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Kma Boss Faces Court

By Daily Guide
By Daily Guide

8/31/2009 1:01:41 PM -

The internal politics that has engulfed the Kumasi Metropolitan Assembly (KMA) since the inception of the National democratic Congress (NDC) government in January, 2009, has taken a new twist as some anomalies at the Assembly are billed for the courts.

Two Assemblymen have dragged the Chief Executive, Samuel Sarpong, to court for what they see as illegal decisions that he has taken since his assumption of office.

According to a motion filed at the Kumasi High Court by the Assemblymen, Yusif Gibril and Thomas Ekow Sackey (members for Asawase 7UP and Asem Electoral Areas respectively), the KMA Boss had violated the laws of Ghana and the Local Government Act by sidelining the general Assembly in his decisions.

The motion, filed by Francis Kofie Esq of Obeng Manu Chambers; a Kumasi-based law firm, prayed the court for a review in the nature of a certiorari to quash the unilateral decisions of the CEO in terminating the Assembly's contract with Freko F.D. Enterprise; managers of the Kejetia Bus Terminal.

It further requested for an order of mandamus compelling Hon. Sarpong, the respondent, to submit all contracts to the KMA General Assembly for consideration and unanimous resolution.

The motion prayed the court for an order in the nature of injunction restraining the respondent from acting upon a tender invitation that was published in the media in respect of management of the Kejetia Bus Terminal and to respect all existing contracts of the Assembly.

In a 29-point affidavit, the two Assemblymen recalled that the Assembly had on 26th February, 2007, adopted a sessional address by the previous Chief Executive Officer, which announced the appointment of a sub-committee to evaluate the performance of Freko F.D. Enterprise at Kejetia.

The affidavit noted that even though the report of the Performance Appraisal Committee was ready, it was not presented to the General Assembly rather the current Chief Executive of KMA decided to take a unilateral decision on the matter.

“The publication of advertisement for National Competitive Tender at the instance of the respondent in his capacity as CEO without prior compliance with the resolutions of the General Assembly to cancel existing contracts is tantamount to a unilateral consideration, review and decision on the said contract. The respondent is blatantly contradicting the adopted resolutions of the Assembly as well as usurpation of the legislative and statutory functions of the Assembly,” it stated.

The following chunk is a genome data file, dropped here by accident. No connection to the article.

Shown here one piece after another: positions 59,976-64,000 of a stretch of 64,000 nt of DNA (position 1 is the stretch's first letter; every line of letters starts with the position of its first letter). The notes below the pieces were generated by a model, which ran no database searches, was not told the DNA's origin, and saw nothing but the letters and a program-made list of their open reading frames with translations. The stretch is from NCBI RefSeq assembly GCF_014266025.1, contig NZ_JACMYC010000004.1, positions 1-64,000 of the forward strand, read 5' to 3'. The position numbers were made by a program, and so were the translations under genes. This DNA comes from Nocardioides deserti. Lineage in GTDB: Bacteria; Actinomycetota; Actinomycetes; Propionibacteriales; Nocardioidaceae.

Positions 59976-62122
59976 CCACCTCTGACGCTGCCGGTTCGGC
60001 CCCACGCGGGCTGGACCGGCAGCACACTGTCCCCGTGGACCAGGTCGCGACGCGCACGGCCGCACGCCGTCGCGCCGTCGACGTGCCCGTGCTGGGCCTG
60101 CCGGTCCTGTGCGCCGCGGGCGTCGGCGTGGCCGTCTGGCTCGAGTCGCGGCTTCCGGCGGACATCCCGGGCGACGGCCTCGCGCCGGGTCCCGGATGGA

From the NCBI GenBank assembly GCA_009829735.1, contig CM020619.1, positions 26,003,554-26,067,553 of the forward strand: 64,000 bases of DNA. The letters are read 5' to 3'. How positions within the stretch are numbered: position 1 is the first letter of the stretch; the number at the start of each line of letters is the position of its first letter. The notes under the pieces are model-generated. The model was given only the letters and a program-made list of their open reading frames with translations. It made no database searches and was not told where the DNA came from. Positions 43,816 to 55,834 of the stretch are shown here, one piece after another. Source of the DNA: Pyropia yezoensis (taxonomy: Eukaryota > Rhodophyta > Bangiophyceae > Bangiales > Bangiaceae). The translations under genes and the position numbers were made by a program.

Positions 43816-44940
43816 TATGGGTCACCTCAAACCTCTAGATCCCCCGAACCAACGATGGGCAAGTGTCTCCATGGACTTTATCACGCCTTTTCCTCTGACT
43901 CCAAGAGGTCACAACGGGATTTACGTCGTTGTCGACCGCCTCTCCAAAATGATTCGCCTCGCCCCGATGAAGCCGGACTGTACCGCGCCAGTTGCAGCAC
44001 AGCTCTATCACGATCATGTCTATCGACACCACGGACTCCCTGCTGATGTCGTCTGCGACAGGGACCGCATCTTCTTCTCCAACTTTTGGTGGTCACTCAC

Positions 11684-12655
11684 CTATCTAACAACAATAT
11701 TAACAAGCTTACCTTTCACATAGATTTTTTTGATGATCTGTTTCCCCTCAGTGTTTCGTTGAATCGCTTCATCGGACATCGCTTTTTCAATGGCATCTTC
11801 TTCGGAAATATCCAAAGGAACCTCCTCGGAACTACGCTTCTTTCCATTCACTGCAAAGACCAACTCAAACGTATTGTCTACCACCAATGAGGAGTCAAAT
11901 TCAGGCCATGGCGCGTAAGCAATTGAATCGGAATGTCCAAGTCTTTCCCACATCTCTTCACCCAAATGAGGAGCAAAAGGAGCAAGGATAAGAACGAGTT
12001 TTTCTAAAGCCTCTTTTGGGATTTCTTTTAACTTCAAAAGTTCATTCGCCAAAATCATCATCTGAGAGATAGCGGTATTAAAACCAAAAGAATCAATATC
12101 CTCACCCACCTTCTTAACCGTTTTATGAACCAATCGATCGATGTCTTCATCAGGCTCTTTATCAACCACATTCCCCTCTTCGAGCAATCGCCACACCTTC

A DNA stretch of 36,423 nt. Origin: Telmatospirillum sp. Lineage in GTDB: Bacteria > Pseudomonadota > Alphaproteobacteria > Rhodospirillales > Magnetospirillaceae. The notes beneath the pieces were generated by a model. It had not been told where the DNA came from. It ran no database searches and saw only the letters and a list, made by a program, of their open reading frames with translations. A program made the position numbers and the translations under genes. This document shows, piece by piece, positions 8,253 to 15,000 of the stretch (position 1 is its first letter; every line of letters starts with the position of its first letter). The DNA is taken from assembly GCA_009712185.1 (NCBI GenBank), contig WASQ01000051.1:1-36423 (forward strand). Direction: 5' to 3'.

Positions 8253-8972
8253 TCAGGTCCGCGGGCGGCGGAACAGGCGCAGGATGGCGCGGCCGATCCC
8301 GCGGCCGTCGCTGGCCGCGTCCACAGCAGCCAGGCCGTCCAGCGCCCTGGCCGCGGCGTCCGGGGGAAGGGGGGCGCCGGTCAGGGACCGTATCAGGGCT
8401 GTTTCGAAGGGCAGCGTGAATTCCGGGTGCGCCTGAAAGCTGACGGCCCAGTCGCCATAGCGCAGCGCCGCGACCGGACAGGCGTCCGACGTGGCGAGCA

Further, the affidavit noted: “The conduct of the respondent not only flouts the law, due process and constitutes injury to the interest of the general public, but is also an affront to the integrity of the Assembly.”

The applicants revealed that the CEO's action could occasion a repetition of fraud on the general public and prospective interested contractors, who might be inveigled to incur huge financial expenses through adverts without the requisite authorization.

They recalled that the intended termination of the Kejetia Bus Terminal had for the past months generated rumpus in the entire Metropolis.

Not only did residents and Assembly members fume at what they saw as an illegal venture and blunt politicization of the assembly, but cleaners in Kumasi also complained that several of them could possibly lose their jobs, contrary to the government's promise of creating more jobs for the people.

They therefore appealed to President John Evans Atta Mills to advice Mr. Sarpong to refrain from further violations of the constitution.

Reliable information gathered by this paper indicate that billions of cedis had been invested into the operations of the terminus.

Bennett Akuaku